Because, thanks to cooking, we formed the most cohesive and effective communities of any other mammal. Only by joining forces could we compete for scarce resources and difficult-to-attain food, protect one another from competing species, and raise offspring healthy enough to produce healthy offspring of their own.
So it seems to me rather prescient that a magazine that came to be because of the success of a small group of restaurants, one of which is explicitly devoted to family-meal service, and all of which are devoted to cooking and serving excellent food, has chosen to focus on community. Far more than some Kumbaya theme about working together, the touchy-feely, share-and-share-alike ethos that talk of community can engender when taken for granted, the idea and power of community is something we must acknowledge as a fundamental building block of our species, one brought about at first by our recognizing the power of cooked food, and then by the recognition that in maintaining strong communities, in all their forms, lies the health of our species.
There has never been a time when recognizing this fact has been more important. We live in a time of extraordinary opportunity, but also extraordinary peril. The litany of dangers is daily conversation—rising temperatures and rising oceans; population growth so rapid that famine is a danger for increasing numbers; dictators still threaten not only their own citizens, but the globe, and religious fanatics terrorize and kill innocent people. We need only look to the United States Congress to see what happens when a community does not work together—it stagnates.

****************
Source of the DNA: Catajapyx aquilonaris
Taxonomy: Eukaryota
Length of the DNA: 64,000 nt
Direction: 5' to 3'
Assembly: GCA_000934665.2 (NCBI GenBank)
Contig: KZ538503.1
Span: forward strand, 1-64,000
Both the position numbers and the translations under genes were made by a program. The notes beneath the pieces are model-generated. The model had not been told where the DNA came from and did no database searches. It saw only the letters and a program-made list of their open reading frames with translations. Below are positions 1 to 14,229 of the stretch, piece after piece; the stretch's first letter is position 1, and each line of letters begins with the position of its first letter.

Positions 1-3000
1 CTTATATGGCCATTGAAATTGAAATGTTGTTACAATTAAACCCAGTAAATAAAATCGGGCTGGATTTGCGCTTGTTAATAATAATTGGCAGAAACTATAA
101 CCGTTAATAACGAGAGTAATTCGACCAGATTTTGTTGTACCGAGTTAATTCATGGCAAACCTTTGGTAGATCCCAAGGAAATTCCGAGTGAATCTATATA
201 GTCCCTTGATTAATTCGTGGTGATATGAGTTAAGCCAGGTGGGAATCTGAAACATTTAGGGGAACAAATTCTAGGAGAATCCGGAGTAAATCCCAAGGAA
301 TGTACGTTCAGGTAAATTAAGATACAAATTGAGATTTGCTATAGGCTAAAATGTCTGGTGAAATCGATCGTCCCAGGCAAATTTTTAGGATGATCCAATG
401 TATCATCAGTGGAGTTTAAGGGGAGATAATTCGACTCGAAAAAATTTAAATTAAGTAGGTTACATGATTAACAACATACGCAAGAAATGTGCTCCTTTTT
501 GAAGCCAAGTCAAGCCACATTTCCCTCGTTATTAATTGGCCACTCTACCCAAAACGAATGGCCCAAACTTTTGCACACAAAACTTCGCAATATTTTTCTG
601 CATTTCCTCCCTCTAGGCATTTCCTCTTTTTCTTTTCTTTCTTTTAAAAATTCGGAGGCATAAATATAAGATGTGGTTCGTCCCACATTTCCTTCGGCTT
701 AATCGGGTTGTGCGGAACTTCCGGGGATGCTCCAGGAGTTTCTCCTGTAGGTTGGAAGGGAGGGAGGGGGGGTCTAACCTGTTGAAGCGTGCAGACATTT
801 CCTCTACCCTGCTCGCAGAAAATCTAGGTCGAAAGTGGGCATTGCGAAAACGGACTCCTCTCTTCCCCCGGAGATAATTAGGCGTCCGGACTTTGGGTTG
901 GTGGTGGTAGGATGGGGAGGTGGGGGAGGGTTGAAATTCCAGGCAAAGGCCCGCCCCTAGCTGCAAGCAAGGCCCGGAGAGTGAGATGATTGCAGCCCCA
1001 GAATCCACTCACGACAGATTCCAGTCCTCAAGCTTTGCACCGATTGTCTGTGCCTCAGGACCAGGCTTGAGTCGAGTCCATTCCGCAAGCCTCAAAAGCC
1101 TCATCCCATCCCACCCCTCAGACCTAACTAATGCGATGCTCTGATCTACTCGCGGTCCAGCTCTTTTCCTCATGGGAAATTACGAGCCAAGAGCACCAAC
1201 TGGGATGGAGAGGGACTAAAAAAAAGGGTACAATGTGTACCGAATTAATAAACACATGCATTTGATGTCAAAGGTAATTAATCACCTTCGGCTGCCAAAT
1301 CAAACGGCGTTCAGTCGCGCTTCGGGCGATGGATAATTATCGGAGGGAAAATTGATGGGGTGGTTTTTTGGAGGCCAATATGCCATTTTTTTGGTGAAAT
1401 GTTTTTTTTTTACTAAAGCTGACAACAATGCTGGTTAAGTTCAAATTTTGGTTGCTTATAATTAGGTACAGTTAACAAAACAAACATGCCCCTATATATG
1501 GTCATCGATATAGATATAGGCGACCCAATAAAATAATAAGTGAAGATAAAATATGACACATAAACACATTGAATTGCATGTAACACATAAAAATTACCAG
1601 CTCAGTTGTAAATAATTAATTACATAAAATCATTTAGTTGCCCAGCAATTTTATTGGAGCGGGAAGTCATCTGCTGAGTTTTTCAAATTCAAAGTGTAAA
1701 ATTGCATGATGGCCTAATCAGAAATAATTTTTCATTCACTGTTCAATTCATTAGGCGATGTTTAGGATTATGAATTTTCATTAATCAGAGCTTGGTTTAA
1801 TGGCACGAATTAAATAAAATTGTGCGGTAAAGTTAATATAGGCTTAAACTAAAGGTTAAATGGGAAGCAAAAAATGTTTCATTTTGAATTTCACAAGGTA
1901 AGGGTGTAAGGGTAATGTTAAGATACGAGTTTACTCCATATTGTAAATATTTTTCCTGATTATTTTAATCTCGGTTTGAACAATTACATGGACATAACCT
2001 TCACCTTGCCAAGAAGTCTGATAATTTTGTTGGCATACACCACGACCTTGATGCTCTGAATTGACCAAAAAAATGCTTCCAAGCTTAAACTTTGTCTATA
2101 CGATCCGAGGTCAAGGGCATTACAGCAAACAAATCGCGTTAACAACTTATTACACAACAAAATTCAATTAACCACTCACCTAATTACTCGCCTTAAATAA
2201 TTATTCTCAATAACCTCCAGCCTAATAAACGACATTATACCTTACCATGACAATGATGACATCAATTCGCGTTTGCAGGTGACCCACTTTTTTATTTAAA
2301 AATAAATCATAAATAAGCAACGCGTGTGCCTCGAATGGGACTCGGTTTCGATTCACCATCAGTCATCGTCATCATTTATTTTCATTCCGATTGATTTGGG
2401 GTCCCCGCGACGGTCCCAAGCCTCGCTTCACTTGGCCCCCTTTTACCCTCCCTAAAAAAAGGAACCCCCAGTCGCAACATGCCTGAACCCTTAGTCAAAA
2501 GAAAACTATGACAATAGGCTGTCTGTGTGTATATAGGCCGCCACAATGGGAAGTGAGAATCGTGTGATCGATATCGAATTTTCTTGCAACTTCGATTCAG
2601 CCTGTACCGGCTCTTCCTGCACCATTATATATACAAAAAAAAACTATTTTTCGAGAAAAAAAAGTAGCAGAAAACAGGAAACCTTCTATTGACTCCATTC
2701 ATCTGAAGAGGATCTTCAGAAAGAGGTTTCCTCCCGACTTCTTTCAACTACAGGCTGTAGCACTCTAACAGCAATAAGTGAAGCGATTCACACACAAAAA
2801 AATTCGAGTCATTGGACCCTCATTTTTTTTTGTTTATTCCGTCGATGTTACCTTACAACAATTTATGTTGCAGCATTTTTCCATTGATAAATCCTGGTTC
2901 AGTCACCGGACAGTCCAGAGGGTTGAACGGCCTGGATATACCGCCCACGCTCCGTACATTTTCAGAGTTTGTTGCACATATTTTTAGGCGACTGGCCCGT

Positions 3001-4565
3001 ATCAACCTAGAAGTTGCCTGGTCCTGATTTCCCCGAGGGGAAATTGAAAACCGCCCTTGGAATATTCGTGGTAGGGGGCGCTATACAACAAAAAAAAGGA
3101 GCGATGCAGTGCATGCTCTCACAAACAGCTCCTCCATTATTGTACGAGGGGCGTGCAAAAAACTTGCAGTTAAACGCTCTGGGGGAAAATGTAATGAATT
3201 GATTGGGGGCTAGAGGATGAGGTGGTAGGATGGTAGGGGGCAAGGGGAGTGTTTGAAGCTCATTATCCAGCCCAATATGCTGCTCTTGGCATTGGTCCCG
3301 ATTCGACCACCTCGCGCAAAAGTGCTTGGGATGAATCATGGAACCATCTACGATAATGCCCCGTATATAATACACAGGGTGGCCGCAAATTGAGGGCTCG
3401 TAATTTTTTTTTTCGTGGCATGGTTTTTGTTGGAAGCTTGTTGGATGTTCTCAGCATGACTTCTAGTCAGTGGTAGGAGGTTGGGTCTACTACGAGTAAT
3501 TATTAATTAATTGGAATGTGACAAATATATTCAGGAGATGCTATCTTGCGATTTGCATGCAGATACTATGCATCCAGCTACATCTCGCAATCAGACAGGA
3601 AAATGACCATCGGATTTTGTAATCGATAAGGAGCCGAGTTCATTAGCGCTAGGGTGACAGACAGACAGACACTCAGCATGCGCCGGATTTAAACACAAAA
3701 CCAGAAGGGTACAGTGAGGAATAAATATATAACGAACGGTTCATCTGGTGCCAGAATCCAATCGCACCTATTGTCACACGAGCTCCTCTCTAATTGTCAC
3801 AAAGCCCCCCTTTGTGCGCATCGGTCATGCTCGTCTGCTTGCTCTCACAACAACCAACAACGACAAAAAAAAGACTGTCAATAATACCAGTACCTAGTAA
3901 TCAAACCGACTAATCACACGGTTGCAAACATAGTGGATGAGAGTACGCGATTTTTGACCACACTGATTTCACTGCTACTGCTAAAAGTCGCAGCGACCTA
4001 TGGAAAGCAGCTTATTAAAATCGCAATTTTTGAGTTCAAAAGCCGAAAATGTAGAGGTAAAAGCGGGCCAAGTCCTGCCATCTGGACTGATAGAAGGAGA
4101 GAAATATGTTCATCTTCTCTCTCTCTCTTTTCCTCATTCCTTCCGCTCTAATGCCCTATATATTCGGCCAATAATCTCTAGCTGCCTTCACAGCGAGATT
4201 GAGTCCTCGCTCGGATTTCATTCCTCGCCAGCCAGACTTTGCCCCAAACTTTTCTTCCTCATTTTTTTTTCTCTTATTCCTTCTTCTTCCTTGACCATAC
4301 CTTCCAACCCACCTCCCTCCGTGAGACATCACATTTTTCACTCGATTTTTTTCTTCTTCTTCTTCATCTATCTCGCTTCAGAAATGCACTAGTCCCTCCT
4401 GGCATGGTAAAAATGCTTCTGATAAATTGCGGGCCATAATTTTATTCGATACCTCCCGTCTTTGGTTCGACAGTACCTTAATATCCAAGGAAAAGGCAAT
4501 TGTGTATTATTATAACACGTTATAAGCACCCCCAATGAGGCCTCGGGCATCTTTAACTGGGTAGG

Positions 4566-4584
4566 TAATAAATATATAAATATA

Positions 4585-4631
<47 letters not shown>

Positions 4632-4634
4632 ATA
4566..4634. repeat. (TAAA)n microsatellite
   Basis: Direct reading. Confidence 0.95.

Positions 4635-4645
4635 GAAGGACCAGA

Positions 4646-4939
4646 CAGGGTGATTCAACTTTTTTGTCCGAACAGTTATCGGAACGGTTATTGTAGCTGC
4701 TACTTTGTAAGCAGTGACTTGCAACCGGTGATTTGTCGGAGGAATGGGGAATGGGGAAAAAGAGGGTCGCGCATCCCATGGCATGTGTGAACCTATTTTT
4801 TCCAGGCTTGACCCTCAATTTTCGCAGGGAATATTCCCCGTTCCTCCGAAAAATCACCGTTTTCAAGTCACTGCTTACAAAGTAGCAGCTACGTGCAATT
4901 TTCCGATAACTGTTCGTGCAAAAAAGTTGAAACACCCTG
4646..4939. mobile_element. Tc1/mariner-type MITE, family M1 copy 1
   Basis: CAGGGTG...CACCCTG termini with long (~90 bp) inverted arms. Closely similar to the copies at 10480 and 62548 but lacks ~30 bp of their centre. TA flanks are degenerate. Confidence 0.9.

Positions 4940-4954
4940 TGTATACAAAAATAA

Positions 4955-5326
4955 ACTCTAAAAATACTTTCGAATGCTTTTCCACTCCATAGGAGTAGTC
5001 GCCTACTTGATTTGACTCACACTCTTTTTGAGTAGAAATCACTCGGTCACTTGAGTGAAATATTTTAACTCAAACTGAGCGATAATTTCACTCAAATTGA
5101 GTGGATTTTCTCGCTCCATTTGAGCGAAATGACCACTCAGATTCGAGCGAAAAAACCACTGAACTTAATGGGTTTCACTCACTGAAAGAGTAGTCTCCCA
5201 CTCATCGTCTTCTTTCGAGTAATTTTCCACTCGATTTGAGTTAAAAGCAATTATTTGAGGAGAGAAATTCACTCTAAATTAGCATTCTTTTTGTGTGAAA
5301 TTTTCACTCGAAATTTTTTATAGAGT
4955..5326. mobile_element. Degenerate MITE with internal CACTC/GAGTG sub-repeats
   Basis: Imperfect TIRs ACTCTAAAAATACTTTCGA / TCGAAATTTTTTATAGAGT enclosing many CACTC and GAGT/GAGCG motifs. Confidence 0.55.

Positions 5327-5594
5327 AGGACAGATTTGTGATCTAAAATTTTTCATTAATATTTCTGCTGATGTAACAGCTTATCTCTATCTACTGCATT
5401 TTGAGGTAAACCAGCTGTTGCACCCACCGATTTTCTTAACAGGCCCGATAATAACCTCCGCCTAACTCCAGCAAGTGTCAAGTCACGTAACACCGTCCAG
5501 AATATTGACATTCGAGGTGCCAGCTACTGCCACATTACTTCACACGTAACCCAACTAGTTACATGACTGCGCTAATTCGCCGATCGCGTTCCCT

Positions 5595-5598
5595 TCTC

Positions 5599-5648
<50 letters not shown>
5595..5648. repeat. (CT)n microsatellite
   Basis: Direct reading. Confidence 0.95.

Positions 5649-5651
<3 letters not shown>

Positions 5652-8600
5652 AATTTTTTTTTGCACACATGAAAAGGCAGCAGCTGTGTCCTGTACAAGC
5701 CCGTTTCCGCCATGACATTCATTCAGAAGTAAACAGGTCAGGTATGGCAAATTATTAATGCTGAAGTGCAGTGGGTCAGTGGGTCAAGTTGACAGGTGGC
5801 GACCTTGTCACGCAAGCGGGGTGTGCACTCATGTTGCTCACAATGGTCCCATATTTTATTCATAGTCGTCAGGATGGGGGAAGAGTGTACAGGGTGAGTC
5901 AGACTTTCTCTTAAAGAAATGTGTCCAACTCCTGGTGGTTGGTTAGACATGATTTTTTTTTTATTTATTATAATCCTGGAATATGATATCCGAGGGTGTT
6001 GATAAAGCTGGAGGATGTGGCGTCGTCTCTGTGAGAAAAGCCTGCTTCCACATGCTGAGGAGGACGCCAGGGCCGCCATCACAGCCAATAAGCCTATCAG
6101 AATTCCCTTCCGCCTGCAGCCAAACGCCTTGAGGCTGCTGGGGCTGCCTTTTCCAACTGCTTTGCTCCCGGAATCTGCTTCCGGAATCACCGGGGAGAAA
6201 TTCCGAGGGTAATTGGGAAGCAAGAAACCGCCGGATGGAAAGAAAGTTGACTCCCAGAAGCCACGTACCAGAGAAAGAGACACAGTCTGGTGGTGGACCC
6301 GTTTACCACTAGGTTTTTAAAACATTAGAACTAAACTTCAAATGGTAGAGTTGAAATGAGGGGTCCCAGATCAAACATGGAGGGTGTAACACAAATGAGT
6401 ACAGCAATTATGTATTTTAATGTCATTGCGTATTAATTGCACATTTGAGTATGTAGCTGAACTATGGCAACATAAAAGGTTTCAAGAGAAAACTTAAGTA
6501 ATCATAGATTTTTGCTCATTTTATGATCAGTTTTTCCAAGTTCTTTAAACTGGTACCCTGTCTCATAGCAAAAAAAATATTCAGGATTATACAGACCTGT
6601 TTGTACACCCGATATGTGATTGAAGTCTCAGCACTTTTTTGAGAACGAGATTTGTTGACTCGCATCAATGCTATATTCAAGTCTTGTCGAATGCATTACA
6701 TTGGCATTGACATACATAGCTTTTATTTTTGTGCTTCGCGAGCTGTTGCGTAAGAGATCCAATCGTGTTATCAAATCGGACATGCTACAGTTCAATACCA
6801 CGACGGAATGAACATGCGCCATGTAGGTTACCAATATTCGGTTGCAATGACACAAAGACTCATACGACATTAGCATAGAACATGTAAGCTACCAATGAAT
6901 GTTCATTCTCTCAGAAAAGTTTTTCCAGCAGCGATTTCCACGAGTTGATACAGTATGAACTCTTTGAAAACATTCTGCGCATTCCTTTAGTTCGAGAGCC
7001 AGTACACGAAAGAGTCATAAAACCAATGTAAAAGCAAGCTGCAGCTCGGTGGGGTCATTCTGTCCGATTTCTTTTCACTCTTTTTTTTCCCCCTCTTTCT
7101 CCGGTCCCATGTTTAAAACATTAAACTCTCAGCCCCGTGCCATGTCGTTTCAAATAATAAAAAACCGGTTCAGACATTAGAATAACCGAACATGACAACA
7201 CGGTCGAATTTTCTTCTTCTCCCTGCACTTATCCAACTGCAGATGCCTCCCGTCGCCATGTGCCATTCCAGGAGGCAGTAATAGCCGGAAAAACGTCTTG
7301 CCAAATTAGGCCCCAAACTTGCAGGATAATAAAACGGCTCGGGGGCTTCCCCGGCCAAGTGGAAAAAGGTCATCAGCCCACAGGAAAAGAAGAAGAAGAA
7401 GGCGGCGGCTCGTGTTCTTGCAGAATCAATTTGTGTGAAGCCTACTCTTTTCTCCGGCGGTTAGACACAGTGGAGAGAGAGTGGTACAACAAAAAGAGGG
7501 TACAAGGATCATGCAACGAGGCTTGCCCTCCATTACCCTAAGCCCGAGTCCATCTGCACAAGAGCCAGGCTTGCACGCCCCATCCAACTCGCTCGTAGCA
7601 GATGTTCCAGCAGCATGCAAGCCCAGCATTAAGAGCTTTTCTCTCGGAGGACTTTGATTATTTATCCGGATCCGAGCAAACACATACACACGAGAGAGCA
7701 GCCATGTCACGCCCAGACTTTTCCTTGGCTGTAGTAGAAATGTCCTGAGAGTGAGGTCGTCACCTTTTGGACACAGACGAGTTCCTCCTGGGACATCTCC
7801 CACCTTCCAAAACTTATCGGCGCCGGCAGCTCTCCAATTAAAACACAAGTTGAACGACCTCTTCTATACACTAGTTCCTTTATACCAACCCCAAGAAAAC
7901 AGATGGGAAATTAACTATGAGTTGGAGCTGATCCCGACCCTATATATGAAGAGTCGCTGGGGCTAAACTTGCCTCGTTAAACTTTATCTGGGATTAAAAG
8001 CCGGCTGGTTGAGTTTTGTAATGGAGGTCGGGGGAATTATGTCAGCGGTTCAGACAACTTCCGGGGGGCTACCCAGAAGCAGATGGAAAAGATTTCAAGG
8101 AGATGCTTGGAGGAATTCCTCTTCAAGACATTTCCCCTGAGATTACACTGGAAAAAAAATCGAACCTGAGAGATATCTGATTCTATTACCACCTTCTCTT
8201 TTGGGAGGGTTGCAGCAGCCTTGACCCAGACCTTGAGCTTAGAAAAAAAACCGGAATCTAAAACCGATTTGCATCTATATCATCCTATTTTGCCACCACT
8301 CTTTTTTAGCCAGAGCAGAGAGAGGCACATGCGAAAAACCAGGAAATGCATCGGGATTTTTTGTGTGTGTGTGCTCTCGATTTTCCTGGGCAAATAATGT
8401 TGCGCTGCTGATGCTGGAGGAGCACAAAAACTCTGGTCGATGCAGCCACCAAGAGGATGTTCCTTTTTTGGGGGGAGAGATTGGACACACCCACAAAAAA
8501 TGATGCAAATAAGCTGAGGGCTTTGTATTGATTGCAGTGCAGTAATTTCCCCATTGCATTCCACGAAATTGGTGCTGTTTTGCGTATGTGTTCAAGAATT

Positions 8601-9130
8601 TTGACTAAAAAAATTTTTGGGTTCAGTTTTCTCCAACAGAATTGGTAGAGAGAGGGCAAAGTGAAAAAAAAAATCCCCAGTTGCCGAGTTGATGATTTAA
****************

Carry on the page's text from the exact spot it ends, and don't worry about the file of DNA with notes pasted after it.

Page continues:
During the past decade we've begun to appreciate the fundamental importance of food, how we grow and distribute and consume it, to our lives. It is critical, then, to recognize the fundamental importance of what comes naturally out of that food, what came out of it 200,000 years ago, and what comes out of it today: working together, cooperation, and the forming of cohesive communities. Our survival depends on this.
If you liked this post, take a look at these links:
- My past posts on Cooked Food For Thought and Had Something to Say.
- Looking to change the national dialogue on food policy, check out Food Policy Action.
- Society for the Anthropology of Food and Nutrition allows scientists to share different ideas on food and nutrition.
- Civil Eats is a great resource to learn more about food policy and politics.
© 2014 Michael Ruhlman. Photo © 2014 Donna Turner Ruhlman. All rights reserved.